Suffering from a “serious health setback,” Kevin McIntyre has stepped down as FERC chairman but will remain a commissioner, and the White House late Wednesday announced that President Trump has designated Commissioner Neil Chatterjee to once again lead the Commission.
Earlier this year, McIntyre revealed that he had been diagnosed with a brain tumor in 2017 and had since undergone successful surgery. He also suffered a back injury in a gym accident in July. His recovery did not prevent him from fulfilling a full schedule, including hearings on Capitol Hill and speaking engagements, at least until September, when he was absent from the Federal Energy Regulatory Commission’s monthly public meeting. He also missed FERC’s October meeting.
“I have at all times endeavored to perform the extensive duties of Chairman — above and beyond those duties shared by all Commissioners — with full attention and vigor, despite facing some health challenges along the way, including compression fractures in multiple vertebrae this summer,” McIntyre said in a letter sent to the White House Oct. 22 and released by FERC late on Wednesday.
“However, I very recently experienced a more serious health setback, leaving me currently unable to perform the duties of chairman with the level of focus that the position demands and that FERC and the American people deserve. I therefore propose to step aside from the position of Chairman and its additional duties so that I can commit myself fully to my work as Commissioner, while undergoing the treatment necessary to address my health issues.”
McIntyre’s term at FERC is not due to expire until June 30, 2023.
Chatterjee, who served as acting chairman for four months prior to McIntyre’s Dec. 2017 swearing in at FERC, said Wednesday night that he was stepping into the chairmanship “with a heavy heart.”
“Although this is a difficult period for the Commission, I want to assure my fellow commissioners, staff within the building and stakeholders outside it, that it’s my full intention to build upon Kevin’s hard work. But above all, I look forward to the day when my friend is back at full capacity.”
Commissioners Cheryl LaFleur and Richard Glick voiced their support for both McIntyre and Chatterjee.
“This is a time for close cooperation among everyone at the Commission, and I will work as hard as I can to keep our work moving forward,” LaFleur said.
Sen. Lisa Murkowski (R-AK) also thanked McIntyre for his leadership at the agency and wished him a swift recovery.
“I’m confident that Chairman Chatterjee will once again effectively lead the agency, and I will work with my Senate colleagues to restore a full complement of commissioners as quickly as possible,” Murkowski said.
The moves leave unchanged the makeup of FERC at four commissioners, two Republicans – McIntyre and Chatterjee — and two Democrats — LaFleur and Glick.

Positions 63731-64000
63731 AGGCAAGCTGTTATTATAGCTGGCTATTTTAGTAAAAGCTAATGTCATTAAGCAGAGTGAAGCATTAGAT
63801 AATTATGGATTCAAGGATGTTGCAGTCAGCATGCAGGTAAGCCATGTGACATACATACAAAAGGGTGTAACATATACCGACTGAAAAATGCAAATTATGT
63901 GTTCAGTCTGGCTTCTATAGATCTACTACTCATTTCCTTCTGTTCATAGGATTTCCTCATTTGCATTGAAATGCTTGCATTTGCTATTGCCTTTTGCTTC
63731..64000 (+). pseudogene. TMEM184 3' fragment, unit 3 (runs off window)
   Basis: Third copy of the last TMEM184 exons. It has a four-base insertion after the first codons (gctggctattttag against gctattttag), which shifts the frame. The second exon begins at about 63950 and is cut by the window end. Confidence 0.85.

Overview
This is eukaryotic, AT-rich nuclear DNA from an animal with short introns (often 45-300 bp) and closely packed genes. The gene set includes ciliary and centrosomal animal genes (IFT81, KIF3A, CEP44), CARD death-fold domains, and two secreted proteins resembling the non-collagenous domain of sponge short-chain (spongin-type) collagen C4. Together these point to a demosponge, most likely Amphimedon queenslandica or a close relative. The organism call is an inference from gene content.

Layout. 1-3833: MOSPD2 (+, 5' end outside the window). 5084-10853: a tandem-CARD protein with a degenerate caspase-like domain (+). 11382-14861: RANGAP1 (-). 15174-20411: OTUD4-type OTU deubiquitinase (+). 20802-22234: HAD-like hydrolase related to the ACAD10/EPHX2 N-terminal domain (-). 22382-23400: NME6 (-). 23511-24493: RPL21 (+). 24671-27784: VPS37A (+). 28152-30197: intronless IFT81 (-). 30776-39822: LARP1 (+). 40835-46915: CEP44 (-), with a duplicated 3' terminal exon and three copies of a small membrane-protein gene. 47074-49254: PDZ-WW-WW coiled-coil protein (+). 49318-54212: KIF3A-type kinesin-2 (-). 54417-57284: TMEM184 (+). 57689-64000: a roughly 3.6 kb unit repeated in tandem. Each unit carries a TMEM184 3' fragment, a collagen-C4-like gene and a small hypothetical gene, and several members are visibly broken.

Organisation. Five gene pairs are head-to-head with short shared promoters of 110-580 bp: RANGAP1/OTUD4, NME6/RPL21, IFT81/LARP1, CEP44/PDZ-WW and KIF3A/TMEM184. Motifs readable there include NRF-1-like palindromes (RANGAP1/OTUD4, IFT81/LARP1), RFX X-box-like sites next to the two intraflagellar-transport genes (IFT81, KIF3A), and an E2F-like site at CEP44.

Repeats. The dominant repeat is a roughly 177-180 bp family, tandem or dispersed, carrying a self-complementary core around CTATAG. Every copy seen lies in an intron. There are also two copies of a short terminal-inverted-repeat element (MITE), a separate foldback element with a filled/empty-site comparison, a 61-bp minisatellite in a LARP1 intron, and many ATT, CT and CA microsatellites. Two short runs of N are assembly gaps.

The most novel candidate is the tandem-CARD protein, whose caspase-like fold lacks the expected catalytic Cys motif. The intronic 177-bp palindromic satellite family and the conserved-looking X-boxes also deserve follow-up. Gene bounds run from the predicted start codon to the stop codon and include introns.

Natural Gas Supply Association CEO Dena Wiggins said McIntyre led FERC “with a fair-minded and keen attention to making sound decisions,” and hoped his new position would allow him to return to full health.
“We look forward to working with Neil Chatterjee as Chairman, a role where his experience will help steer the Commission forward smoothly and under sound leadership,” Wiggins said.
The incoming and outgoing chairmen have different backgrounds — with Chatterjee a former energy advisor to Senate Majority Leader Mitch McConnell (R-KY) and McIntyre an attorney who previously served as co-head of the Jones Day law firm’s global energy practice — and, presumably, different priorities.
“No doubt, their diverse backgrounds provide both with different approaches to FERC and energy policy,” said Katie Bays and Josh Price, analysts at Height Securities, in a note to clients Thursday. The biggest difference, they said, may be “their opinions on how and whether to support marginal coal and nuclear generators in competitive markets. These differences came to a head in late 2017, when the Department of Energy (DOE) sent FERC a notice of proposed rulemaking (NOPR) which outlined a plan to economically support merchant generators with 90 days of on-site fuel supply.
“Chatterjee’s initial response was to voice support for such a policy and highlight the grid resiliency benefits of coal and nuclear. However, FERC initially rejected the policy — opening a new docket to discuss grid resiliency in principle. Under Chatterjee’s leadership, that resiliency docket may be much more interesting.”
Earlier this month Trump nominated Republican Bernard McNamee, who is currently executive director of DOE’s Office of Policy and previously served as deputy general counsel for energy policy at DOE, to fill the remaining vacancy at FERC. His nomination was based at least in part on his support for DOE’s failed NOPR. He must still be confirmed by the Senate.
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